The cast includes Philippe Arroyo (Aladdin), Kayla Catan, Seth Eliser, Jaylan Evans, Kalonjee Gallimore, Ashley LaLonde, Lauren Marcus (Be cooler), Jackson Mattek, Jordan Leigh McCaskill, Kelly McIntyre, Natalie Powers, Mikaela Rada, Brooke Shapiro, and Brad weatherford.

Jennifer Werner directs and choreographs the musical, which finds its themes of friendship and community as two seemingly opposing teenagers meet in a world of grungy guitars and strong, messy emotions … and the music of Blondie, Pat Benatar, Avril Lavigne, Joan Jett, P! Nk, Gwen Stefani, and more.

The production also has musical direction by Jennifer Peacock, set design by Nate Bertone, costume design by Jen Caprio, lighting design by John Salutz, sound design by Carlos Dias, Jr. and prop design by Steven Velasquez. . Leonard Sullivan is associate director and choreographer. The management team includes Alison Savino, Leah V. Pye and Shannon Stewart. The cast is by Michael Cassara.

For tickets visit ArgyleTheater.com.

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For a brief period, Dancing Waters brought the best of punk rock to San Pedro – Daily Breeze https://dfbpunk.com/for-a-brief-period-dancing-waters-brought-the-best-of-punk-rock-to-san-pedro-daily-breeze/ Mon, 27 Dec 2021 20:43:20 +0000 https://dfbpunk.com/for-a-brief-period-dancing-waters-brought-the-best-of-punk-rock-to-san-pedro-daily-breeze/

San Pedro’s Dancing Waters nightclub takes its name from an indoor waterfall that was installed by its owner when he turned the old bowling alley into a nightclub in 1969.

The Streamline Moderne structure, 1331 S. Pacific Ave., was designed by architect William Durr and opened in 1940 as the Pacific Bowling Center. Lot owner Nick Pericich was granted a permit in August to erect a $ 19,000 building on the site. (A story in the San Pedro News Pilot put the cost of the new facility at $ 60,000.)

The eight-lane bowling alley was owned and operated by Louis Pesce and Joe Ivelia, who were also the owners of the 20th century lanes at 476 W. Fifth St. In fact, Pesce’s 5-year-old son Richard rode the first. Ball in the new aisles at the opening of the Pacific Bowling Center on November 2, 1940.

More than 2,000 people, according to the News Pilot, blocked off the building on opening day, which included a match between a local bowling team and a visiting team sponsored by cowboy movie star Roy Rogers. (The locals won.)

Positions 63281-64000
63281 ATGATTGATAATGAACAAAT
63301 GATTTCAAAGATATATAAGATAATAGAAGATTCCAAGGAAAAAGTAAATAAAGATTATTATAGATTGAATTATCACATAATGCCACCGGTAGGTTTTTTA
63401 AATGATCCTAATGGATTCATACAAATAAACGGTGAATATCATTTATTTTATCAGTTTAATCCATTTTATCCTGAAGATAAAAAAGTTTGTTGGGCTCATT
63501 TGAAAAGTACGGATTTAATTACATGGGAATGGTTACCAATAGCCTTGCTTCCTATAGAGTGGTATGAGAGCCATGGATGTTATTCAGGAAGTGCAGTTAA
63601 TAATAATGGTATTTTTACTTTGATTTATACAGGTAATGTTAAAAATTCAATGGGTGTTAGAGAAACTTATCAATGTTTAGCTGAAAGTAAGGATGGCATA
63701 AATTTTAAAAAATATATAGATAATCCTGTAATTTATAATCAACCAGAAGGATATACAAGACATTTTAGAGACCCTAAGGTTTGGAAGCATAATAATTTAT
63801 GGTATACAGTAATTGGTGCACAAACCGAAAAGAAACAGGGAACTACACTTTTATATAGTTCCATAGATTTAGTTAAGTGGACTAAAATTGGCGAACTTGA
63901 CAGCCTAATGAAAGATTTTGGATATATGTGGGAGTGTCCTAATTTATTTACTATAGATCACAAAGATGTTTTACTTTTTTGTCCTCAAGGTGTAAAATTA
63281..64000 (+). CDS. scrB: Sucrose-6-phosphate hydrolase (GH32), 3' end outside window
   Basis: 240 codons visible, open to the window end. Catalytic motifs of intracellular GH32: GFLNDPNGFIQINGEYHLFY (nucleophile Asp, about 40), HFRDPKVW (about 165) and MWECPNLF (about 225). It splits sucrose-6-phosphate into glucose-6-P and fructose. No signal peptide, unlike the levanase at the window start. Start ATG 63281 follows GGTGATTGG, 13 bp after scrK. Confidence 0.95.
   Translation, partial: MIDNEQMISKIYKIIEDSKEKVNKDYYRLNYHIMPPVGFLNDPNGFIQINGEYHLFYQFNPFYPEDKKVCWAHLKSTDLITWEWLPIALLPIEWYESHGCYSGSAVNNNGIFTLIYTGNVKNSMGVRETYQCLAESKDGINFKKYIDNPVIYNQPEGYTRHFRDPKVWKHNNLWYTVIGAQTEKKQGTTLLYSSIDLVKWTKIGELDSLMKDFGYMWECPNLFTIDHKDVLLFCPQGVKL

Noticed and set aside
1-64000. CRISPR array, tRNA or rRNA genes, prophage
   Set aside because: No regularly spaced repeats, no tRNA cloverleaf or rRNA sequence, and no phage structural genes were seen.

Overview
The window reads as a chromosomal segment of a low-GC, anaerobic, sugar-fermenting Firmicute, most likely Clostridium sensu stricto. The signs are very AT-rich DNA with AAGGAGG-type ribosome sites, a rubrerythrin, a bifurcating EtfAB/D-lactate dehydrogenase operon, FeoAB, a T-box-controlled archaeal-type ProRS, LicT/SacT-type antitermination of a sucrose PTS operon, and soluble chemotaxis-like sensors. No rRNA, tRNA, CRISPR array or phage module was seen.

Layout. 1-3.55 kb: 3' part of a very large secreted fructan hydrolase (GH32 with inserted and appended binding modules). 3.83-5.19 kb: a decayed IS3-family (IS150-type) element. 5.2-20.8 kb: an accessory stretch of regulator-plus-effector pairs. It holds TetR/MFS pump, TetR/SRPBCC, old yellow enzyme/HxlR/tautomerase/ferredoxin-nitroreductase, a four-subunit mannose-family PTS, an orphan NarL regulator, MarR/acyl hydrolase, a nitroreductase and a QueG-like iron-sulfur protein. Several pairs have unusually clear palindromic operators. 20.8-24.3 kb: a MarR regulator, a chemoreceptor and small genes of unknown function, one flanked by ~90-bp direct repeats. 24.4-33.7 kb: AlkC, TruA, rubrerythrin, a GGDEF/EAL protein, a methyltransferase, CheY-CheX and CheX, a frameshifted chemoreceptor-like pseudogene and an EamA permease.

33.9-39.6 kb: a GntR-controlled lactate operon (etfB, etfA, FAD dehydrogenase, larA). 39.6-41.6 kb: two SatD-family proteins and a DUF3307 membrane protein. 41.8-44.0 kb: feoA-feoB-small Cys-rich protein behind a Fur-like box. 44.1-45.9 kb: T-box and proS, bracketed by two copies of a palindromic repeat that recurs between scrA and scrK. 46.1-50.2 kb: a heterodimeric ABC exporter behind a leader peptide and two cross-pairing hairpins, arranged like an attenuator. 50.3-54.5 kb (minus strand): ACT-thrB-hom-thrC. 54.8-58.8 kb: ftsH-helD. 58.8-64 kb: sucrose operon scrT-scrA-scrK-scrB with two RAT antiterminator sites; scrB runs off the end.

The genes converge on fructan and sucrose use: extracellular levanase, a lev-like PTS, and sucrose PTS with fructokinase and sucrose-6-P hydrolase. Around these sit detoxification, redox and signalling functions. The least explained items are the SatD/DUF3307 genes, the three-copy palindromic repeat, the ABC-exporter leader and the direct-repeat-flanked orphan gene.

The bowling alley operated until 1969, when new owner Al Cordiero took over, converting the building into a dance club. His plans included a 16-foot-high and 22-foot-long wall upon which an indoor waterfall would cascade over man-made boulders, often highlighted by colored lights. He named his club Dancing Waters.

From the start the club offered live music, most often popular Mexican bands such as Los Freddy and Los Yonic playing banda music, although large traditional groups also appeared.

Cordiero tried out several different formats, even converting the club into a disco on wheels at one point in the late 1970s. Scenes from Martin Scorsese’s 1980 film “Raging Bull” involving Jake LaMotta’s nightclub were tours to Dancing Waters.

In 1981, music promoter Dennis McBride approached Cordiero with the idea of ​​producing “new music” shows at his club, according to Craig Ibarra’s gist of “A Wailing of a Town: An Oral History of Early San Pedro. Punk and More 1977-1985 ”(End Fwy Press, 2015).

Cordiero accepted the idea and the first such show took place on June 12, 1981, titled by The Minutemen of San Pedro, with the Salvation Army and the Slivers also playing.

Regular punk concerts did not begin to be scheduled at the club until the beginning of the following year. The Minutemen returned in February, followed by Wasted Youth and Social Distortion.

When the Cramps, Legal Weapon, and the Meat Puppets performed Dancing Waters on May 7, 1982, Cordiero began to realize that this “new music” drew large and often unruly crowds. Hundreds of people started to descend on his club and he had to increase security.

As spring turned into summer, the roster of bands playing at the club started to look like an early 1980s punk rock who’s who: TSOL, the Vandals, Fear, Suicidal Tendencies, the Descendents, the Last, 45 Grave and heavyweights Bad Religion, Black Flag, and Minor Threat all played there during this time.

But the neighbors were not happy with the associated problems brought by some fans of the music. Local owners complained about the out-of-control crowds, graffiti, underage drinking and the general chaos surrounding the wild and woolly shows.

A perk for the Harbor Free Clinic featuring the Blasters, Salvation Army and Minutemen on August 21, 1982, appears to have been the last show of its kind at Dancing Waters. Cordiero had grown weary of the problems associated with the bands and their fans, and announced his intention to turn Dancing Waters into a country-western bar called Country Falls.

This never happened, but the club stopped booking punk rock concerts after 1982, although they continued to book pop and metal bands and run special events. Guns N ‘Roses, Megadeth, Stryper, Blue Oyster Cult, and Armored Saint all performed there.

In recent years, the club, which changed its name to The Waters Club, has re-emphasized banda, norteno and other popular forms of Mexican dance music. The Cordiero family sold the club, renamed La Zona Rosa, in 2000. On January 29, 2020, a tribute to Al Cordiero was held at Godmother’s Saloon in San Pedro.